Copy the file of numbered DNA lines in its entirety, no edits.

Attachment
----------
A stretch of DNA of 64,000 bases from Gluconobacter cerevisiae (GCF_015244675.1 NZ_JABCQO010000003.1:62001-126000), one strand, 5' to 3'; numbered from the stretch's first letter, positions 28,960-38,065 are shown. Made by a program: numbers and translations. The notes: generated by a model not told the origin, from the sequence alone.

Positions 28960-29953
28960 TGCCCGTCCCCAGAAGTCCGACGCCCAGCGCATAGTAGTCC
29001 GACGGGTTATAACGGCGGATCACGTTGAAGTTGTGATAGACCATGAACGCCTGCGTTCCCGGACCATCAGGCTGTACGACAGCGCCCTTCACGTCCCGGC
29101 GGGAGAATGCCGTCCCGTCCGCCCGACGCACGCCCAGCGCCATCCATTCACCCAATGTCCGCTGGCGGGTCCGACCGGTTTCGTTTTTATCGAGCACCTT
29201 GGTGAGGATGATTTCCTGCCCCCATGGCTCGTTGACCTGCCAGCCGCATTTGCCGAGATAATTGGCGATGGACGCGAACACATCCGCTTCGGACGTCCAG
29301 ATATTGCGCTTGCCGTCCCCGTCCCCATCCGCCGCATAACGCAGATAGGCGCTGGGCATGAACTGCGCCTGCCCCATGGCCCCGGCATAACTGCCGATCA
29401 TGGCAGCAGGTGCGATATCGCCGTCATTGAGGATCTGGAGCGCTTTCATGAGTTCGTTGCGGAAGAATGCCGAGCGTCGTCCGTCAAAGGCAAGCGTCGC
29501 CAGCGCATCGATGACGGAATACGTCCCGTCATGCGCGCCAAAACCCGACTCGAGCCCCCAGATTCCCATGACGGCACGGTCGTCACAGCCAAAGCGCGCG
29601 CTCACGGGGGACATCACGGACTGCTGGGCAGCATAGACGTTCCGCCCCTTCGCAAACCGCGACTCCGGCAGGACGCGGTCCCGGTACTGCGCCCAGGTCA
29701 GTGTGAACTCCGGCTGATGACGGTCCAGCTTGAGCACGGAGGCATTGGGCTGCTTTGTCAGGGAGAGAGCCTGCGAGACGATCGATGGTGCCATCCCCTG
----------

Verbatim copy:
A stretch of DNA of 64,000 bases from Gluconobacter cerevisiae (GCF_015244675.1 NZ_JABCQO010000003.1:62001-126000), one strand, 5' to 3'; numbered from the stretch's first letter, positions 28,960-38,065 are shown. Made by a program: numbers and translations. The notes: generated by a model not told the origin, from the sequence alone.

Positions 28960-29953
28960 TGCCCGTCCCCAGAAGTCCGACGCCCAGCGCATAGTAGTCC
29001 GACGGGTTATAACGGCGGATCACGTTGAAGTTGTGATAGACCATGAACGCCTGCGTTCCCGGACCATCAGGCTGTACGACAGCGCCCTTCACGTCCCGGC
29101 GGGAGAATGCCGTCCCGTCCGCCCGACGCACGCCCAGCGCCATCCATTCACCCAATGTCCGCTGGCGGGTCCGACCGGTTTCGTTTTTATCGAGCACCTT
29201 GGTGAGGATGATTTCCTGCCCCCATGGCTCGTTGACCTGCCAGCCGCATTTGCCGAGATAATTGGCGATGGACGCGAACACATCCGCTTCGGACGTCCAG
29301 ATATTGCGCTTGCCGTCCCCGTCCCCATCCGCCGCATAACGCAGATAGGCGCTGGGCATGAACTGCGCCTGCCCCATGGCCCCGGCATAACTGCCGATCA
29401 TGGCAGCAGGTGCGATATCGCCGTCATTGAGGATCTGGAGCGCTTTCATGAGTTCGTTGCGGAAGAATGCCGAGCGTCGTCCGTCAAAGGCAAGCGTCGC
29501 CAGCGCATCGATGACGGAATACGTCCCGTCATGCGCGCCAAAACCCGACTCGAGCCCCCAGATTCCCATGACGGCACGGTCGTCACAGCCAAAGCGCGCG
29601 CTCACGGGGGACATCACGGACTGCTGGGCAGCATAGACGTTCCGCCCCTTCGCAAACCGCGACTCCGGCAGGACGCGGTCCCGGTACTGCGCCCAGGTCA
29701 GTGTGAACTCCGGCTGATGACGGTCCAGCTTGAGCACGGAGGCATTGGGCTGCTTTGTCAGGGAGAGAGCCTGCGAGACGATCGATGGTGCCATCCCCTG